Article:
The opinion of the court was delivered by: Katz, Senior District Judge.
FINDINGS OF FACT AND CONCLUSIONS OF LAW
1. On December 10, 1987, petitioner Jerome E. Palma pled guilty
to a two count information under 26 U.S.C. § 7206(1) for making
false statements on a federal income tax return.
2. These charges arose from Palma's conduct while working as a
marketing director at Atlantic City casinos. During his tenure in
those positions, he received payoffs from various entities that
did business with the casinos in return for favorable treatment.
He received more than $100,000 in payoffs, some of which he
shared with his supervisor. Palma failed to disclose any of that
money as income on his tax returns.
3. At his sentencing on February 18, 1988, the court suspended
petitioner's sentence, placed him on five years probation and
ordered him to pay a fine of $10,000.00. Mr. Palma successfully
completed all terms and conditions of his sentence, and he was
discharged from probation early.
4. Since this offense, Petitioner has had no adverse contacts
with any law enforcement agents.
5. For the past eleven years petitioner has worked as a real
estate appraiser. Until approximately two years ago, petitioner
was employed by Palma/Lazar Associates. In 1997 petitioner opened
his own real estate appraisal business, ProData Services.
6. He seeks relief from the disability because his present
occupation requires him to inspect and photograph the inside and
outside of houses he appraises, many of which are in high crime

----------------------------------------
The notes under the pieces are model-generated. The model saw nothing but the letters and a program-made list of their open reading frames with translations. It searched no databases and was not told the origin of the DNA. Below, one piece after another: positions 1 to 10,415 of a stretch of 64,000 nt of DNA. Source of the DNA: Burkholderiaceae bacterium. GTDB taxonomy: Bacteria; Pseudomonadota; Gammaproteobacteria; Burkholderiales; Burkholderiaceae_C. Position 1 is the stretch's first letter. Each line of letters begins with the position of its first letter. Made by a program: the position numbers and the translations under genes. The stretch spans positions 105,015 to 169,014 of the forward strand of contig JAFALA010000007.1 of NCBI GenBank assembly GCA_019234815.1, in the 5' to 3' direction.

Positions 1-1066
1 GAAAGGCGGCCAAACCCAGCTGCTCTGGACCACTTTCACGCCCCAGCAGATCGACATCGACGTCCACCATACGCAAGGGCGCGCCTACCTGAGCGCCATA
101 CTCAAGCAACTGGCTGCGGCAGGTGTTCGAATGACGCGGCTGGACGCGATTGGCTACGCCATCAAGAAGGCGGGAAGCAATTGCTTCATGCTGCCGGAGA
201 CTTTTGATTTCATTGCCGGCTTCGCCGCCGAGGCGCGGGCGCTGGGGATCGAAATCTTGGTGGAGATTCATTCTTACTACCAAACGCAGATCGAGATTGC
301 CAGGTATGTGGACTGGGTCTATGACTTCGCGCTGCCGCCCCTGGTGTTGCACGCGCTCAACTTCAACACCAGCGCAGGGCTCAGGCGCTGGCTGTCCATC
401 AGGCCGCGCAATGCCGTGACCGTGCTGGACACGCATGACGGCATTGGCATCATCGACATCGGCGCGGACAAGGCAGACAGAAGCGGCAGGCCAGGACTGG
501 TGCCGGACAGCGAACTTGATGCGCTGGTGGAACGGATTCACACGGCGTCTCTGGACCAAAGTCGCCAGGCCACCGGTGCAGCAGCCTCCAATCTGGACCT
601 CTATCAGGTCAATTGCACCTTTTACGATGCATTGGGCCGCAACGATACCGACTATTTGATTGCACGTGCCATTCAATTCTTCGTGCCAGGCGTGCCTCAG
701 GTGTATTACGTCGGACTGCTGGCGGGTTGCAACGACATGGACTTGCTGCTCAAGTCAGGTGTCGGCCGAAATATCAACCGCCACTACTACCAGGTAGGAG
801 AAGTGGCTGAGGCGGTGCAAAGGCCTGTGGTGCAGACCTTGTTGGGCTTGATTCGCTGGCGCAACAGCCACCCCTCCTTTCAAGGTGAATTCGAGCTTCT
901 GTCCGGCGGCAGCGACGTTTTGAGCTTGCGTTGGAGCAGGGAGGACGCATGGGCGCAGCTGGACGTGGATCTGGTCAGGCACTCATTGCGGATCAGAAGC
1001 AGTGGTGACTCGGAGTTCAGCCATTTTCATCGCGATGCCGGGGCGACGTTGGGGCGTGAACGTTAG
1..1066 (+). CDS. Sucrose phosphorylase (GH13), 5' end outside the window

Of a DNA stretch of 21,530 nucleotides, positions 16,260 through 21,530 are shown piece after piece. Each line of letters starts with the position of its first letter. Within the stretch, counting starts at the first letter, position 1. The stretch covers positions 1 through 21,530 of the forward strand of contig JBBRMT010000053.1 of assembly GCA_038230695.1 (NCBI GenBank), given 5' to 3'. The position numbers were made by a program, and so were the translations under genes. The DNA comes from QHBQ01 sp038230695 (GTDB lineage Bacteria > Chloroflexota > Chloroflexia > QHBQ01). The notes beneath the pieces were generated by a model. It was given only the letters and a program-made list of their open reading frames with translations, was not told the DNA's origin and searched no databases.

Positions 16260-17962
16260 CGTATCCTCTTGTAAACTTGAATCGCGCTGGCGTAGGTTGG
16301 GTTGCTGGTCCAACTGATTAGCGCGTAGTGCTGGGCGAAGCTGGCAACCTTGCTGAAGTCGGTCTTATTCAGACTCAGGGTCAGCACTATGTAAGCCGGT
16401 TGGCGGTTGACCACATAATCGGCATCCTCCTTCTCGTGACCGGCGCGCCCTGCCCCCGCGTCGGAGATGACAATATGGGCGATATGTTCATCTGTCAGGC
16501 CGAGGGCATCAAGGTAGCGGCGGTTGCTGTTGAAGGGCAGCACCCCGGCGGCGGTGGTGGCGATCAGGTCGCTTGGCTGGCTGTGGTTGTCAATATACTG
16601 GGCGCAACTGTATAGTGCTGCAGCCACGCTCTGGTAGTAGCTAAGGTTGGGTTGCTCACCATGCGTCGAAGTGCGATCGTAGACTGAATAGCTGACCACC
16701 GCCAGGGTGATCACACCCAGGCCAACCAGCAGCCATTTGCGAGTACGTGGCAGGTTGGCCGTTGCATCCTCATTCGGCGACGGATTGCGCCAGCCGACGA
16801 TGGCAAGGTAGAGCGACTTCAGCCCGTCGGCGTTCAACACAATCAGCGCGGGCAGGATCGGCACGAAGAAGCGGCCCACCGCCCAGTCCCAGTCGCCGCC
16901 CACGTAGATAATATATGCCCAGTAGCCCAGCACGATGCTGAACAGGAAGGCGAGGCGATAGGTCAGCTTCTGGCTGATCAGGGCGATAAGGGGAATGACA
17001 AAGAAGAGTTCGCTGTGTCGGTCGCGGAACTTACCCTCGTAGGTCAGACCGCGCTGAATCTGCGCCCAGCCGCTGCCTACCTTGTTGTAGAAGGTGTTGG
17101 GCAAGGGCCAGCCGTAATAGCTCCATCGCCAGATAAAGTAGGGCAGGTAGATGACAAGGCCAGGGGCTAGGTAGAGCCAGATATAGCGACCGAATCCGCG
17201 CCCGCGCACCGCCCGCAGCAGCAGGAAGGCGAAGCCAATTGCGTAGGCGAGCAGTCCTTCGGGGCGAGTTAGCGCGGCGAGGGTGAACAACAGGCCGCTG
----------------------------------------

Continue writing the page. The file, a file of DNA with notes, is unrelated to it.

neighborhoods. In the course of his appraisal work he is required
to carry a camera and other equipment. Frequently that equipment
must be left in the car while he is inside the appraised
7. He has learned that other appraisers have been robbed and
their cars burglarized. He testified as to one incident in which
an appraiser's camera was stolen out of his car, and while the
appraiser was successfully chasing down the camera thief, someone
else stole the car radio. Mr. Palma was unable to testify as to
the specifics of any other incident.
8. Other appraisers hired by him have refused to make
appraisals in certain neighborhoods. Therefore, Petitioner makes
those appraisals himself. Appraisal work in these certain
neighborhoods poses such a danger than he needs to carry a
handgun for protection while working in those areas. Mr. Palma
testified that he would only use a gun in self-defense in a
situation where his life was threatened, and not in a situation
merely where property was being stolen.
9. Before his conviction, Mr. Palma had owned a gun for fifteen
years. He had never received formal training on its use. In
connection with one of his license renewals, he was graded
acceptable by the State Police.
10. The court accepted several letters of recommendation
attached to the petition, all of which are from people who deal
with Mr. Palma in his business and who say that his professional
and personal character and reputation are excellent. The court
also heard testimony from witnesses to the same effect at the
11. Mark Yaskin is an attorney who has known Mr. Palma
personally for twenty-five years and who has represented him and
several of Mr. Palma's friends and family members in that time.
Mr. Yaskin says that Mr. Palma is "a likeable, hard working
person, who is interested in performing his business, as well as
personal activities, in a honest and forthright manner. He has an
excellent reputation in the community for honesty and integrity
and fair dealing, and he conducts himself in a very professional
manner." Ex. A. Mr. Yaskin also ...